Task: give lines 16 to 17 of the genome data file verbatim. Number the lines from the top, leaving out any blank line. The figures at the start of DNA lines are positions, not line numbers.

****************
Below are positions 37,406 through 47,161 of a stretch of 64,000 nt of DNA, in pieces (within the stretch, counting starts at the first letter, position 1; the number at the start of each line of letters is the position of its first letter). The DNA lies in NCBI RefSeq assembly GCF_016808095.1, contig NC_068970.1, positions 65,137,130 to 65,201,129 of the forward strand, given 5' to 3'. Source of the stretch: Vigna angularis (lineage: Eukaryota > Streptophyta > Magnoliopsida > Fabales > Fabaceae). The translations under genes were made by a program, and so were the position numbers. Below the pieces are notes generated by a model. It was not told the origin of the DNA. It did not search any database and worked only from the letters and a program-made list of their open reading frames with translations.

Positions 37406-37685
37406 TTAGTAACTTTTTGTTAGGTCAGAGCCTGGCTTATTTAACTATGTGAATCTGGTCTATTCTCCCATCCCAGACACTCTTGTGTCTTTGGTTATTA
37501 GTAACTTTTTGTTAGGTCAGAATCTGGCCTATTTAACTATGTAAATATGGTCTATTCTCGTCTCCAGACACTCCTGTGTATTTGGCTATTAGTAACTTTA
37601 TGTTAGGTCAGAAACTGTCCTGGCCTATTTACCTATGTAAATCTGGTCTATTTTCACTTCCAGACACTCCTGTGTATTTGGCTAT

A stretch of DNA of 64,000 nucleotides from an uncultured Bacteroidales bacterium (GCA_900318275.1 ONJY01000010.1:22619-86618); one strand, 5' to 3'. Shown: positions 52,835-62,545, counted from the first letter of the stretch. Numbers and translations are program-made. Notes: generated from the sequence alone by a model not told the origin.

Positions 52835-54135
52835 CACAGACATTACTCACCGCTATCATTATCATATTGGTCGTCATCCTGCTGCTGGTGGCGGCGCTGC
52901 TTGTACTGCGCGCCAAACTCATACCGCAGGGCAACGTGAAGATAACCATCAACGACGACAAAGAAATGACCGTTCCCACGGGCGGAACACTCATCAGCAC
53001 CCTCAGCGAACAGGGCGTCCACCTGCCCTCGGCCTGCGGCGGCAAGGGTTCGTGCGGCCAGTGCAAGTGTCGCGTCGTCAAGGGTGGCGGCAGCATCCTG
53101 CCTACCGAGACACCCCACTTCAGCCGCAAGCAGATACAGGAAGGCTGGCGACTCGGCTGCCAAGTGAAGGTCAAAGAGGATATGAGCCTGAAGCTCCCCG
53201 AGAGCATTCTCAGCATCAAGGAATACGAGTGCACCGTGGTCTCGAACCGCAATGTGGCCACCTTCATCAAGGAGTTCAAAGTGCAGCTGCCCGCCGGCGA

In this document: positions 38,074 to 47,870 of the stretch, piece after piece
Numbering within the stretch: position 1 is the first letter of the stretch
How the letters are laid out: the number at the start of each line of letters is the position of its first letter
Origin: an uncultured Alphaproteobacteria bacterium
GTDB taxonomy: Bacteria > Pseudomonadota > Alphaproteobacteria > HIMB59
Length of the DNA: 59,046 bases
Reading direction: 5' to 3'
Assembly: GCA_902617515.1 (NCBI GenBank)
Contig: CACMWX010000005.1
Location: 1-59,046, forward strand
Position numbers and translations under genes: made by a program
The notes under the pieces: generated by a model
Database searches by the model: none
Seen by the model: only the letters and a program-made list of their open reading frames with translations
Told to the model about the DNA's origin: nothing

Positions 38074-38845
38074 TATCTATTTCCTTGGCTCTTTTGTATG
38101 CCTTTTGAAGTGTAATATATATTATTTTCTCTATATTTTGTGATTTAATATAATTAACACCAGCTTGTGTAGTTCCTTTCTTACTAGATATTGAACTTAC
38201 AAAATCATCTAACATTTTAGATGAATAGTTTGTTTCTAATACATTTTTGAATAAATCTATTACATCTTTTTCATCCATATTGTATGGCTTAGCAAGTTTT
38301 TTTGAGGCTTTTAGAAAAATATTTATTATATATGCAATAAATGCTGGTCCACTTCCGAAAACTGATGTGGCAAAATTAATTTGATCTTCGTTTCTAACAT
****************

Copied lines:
Origin: an uncultured Alphaproteobacteria bacterium
GTDB taxonomy: Bacteria > Pseudomonadota > Alphaproteobacteria > HIMB59